The following is an adaptation of an early talk by Adi Da Samraj, published in, ‘The Way That I Teach’ (1978) entitled, ‘The Western Ambivalence of Western Man’
Once you truly hear the Teaching, spiritual life becomes an essential responsibility, simple in principle. When you enjoy a positive orientation to the Teaching and to the Spiritual Master who communicates and demonstrates it—in other words, when you enjoy True Freedom, then although the subjective artifacts of your past and your old disposition may appear, you have a sense of humor relative to them. Then not every day is a crisis. Subjective feelings come and go, and external circumstances tend to bother you somewhat, but there is no great moment. Literally nothing is threatened, once you are living in this Communion. Existence then becomes the creative process wherein you are living responsibly, purifying, changing, making things sacred, living the sacrifice that is real life. Then existence is not problematic. It is creative. It is a process of the confrontation of conditions, but it is humorous, already enlightened. Nothing ultimate is at stake. It is just the game of the universe.
And there is nowhere to look for God.
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More on the ‘Creative Process’ from Adi Da:
“The whole process of the Way of The Heart involves inspection and responsibility relative to the primal incident of each moment. It involves inspection and responsibility for subjective contraction, as ego, mind, and limiting or separative identification with the apparent body in any realm.
The sense of relationship, of me and you, us and them, is the outcome of the primal incident. Fear or contraction is the native and simultaneous reaction to this incident and Understanding involves the ultimate responsibility for this reaction.
Responsibility occurs through a natural pattern or process of transformation toward maturity, for the reaction of fear. In this Understanding and responsibility, the reaction of independence, subjectivity, contraction, illusion, dilemma, and fear has ceased to be necessary – so that the pattern of arising conditions is no longer the basis for fear and contraction around the illusion of self. Life is then transformed into a creative process.
In this process, the tendency of attention to be associated with conditions is dissolved. At first association with the grosser conditions continues. Then as the tendency of those associations is gradually released, a subtler disposition appears in this life. By our continuing in this disposition of recognition, the tendency of attention to associate and identify with conditional existence in any plane whatsoever is dissolved in its prior condition, which is essentially and always before the Primal Incident or Big Bang.” – Read more: ‘The Primal Incident’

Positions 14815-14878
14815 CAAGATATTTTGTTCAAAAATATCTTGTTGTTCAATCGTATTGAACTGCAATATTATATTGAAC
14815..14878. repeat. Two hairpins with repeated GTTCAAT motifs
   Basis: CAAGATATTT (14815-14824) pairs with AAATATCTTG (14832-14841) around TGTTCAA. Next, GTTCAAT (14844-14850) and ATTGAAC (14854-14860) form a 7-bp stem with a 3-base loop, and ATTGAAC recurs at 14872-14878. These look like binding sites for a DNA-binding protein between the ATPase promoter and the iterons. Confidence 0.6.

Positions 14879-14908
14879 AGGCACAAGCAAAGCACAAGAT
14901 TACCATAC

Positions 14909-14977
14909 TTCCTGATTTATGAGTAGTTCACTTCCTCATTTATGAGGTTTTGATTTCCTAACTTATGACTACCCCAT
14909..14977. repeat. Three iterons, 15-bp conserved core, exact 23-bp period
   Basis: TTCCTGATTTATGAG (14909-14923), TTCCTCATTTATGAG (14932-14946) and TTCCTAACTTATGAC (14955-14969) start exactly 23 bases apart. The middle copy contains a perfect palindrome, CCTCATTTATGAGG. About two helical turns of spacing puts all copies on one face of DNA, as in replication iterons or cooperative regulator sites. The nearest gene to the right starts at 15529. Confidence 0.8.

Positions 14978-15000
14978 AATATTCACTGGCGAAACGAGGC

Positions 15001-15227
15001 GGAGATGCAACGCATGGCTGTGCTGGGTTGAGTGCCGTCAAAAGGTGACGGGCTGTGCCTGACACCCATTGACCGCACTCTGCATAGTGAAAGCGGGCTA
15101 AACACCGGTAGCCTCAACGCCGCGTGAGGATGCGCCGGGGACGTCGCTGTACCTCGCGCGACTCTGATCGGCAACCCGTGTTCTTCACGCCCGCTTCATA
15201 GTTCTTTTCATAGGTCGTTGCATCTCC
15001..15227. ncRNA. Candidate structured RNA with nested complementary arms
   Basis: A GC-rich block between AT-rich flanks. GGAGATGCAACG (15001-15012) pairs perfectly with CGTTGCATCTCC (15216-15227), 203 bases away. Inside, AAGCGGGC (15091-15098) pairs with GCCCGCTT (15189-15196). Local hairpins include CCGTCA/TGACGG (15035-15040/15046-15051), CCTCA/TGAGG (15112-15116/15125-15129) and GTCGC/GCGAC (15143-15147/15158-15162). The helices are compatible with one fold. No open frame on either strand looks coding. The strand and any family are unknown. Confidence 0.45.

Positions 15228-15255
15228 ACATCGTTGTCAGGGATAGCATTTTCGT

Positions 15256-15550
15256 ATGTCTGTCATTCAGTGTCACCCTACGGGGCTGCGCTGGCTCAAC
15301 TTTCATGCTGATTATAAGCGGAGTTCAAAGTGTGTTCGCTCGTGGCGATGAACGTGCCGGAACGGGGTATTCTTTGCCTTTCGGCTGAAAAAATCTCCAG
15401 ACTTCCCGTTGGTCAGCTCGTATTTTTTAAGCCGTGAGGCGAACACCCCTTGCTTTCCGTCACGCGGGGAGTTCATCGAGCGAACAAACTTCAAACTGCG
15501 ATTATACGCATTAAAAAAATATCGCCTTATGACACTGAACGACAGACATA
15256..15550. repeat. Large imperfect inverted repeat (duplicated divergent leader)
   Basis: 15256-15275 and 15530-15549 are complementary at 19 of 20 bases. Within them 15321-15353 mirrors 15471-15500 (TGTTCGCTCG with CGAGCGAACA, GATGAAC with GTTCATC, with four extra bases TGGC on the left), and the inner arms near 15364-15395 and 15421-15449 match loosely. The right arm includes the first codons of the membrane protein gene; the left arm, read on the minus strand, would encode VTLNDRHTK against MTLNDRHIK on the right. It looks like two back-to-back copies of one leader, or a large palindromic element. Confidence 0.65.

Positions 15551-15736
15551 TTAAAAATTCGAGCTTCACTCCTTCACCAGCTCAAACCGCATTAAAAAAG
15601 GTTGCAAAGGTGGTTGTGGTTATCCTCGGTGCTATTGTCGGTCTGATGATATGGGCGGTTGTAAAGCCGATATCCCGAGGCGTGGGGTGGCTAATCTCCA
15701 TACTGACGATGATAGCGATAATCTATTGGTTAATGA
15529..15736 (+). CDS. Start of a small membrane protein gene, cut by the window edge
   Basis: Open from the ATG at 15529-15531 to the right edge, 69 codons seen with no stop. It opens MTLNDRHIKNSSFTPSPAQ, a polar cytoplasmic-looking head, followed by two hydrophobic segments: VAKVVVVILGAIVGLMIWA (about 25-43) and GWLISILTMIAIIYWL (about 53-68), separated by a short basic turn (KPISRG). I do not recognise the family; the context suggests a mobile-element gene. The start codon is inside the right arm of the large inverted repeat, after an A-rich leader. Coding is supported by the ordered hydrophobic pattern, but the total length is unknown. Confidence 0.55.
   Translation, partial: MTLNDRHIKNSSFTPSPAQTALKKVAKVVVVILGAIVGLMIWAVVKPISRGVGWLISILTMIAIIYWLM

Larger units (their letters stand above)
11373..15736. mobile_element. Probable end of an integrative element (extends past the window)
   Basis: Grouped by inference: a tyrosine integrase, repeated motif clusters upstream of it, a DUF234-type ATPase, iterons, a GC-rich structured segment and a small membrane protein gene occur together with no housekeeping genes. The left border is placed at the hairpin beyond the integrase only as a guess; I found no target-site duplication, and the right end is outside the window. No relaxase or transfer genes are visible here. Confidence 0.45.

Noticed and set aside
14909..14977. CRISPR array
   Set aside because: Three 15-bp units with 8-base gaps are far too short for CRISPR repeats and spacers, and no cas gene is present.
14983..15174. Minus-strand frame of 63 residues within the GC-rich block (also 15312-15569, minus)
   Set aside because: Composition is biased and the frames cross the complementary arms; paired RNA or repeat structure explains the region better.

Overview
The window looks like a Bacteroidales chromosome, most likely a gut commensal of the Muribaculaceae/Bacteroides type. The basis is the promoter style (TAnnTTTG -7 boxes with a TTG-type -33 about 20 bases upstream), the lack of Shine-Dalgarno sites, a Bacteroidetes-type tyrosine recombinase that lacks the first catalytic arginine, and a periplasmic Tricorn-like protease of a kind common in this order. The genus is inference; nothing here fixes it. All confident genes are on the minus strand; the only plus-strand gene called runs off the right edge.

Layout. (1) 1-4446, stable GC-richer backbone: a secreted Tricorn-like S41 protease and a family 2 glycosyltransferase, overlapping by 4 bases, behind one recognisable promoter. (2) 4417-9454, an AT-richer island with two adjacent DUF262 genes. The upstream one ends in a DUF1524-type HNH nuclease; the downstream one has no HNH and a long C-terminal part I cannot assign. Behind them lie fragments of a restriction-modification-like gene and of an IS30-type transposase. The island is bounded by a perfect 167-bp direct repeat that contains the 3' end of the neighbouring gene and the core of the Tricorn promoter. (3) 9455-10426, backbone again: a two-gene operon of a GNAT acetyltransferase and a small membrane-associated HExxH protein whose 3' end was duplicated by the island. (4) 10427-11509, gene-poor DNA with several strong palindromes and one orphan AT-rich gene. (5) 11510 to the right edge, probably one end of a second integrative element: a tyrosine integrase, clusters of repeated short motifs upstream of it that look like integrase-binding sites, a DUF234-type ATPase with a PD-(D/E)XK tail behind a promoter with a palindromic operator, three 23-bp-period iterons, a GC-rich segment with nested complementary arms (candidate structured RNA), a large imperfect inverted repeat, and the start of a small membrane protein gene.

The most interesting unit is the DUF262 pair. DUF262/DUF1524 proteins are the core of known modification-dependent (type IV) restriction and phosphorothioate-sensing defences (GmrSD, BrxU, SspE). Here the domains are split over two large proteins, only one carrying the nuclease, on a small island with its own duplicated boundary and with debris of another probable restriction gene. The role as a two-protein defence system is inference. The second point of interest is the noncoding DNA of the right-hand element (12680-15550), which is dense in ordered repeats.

“The man of understanding, the Guru in the world, profoundly would have the world understand. The nature of his presence in this intention, this requirement, this wish, this hope for the world. But even this hope that the man of understanding lives is paradoxical because it is absolutely impossible for the world to understand. The world will never be anything but Narcissus. This is the principle of the world. Some may turn about of course. But the principle of the world is very likely to remain the same because the turn-about, the becoming of Truth in this world requires the creative dissolution of Narcissus, not the magical disappearance of Narcissus. So spiritual life in the presence of the man of understanding in the world is always a creative process. It’s always relative to the essential, fundamental limitation of the world.” – The Life of Understanding, Week 12
“When we intuitively fall into that prior kind of consciousness, then we are seated in that…in another dimension entirely, and from that point of view the whole play of our humanity, our mentality, our vitality, the whole affair, is controllable, knowable, becomes usable, changeable. From that point of view we can make the whole affair of life, mental and vital, a sacrificial and creative process that doesn’t bind.” – Self-Observation vs Self-Watching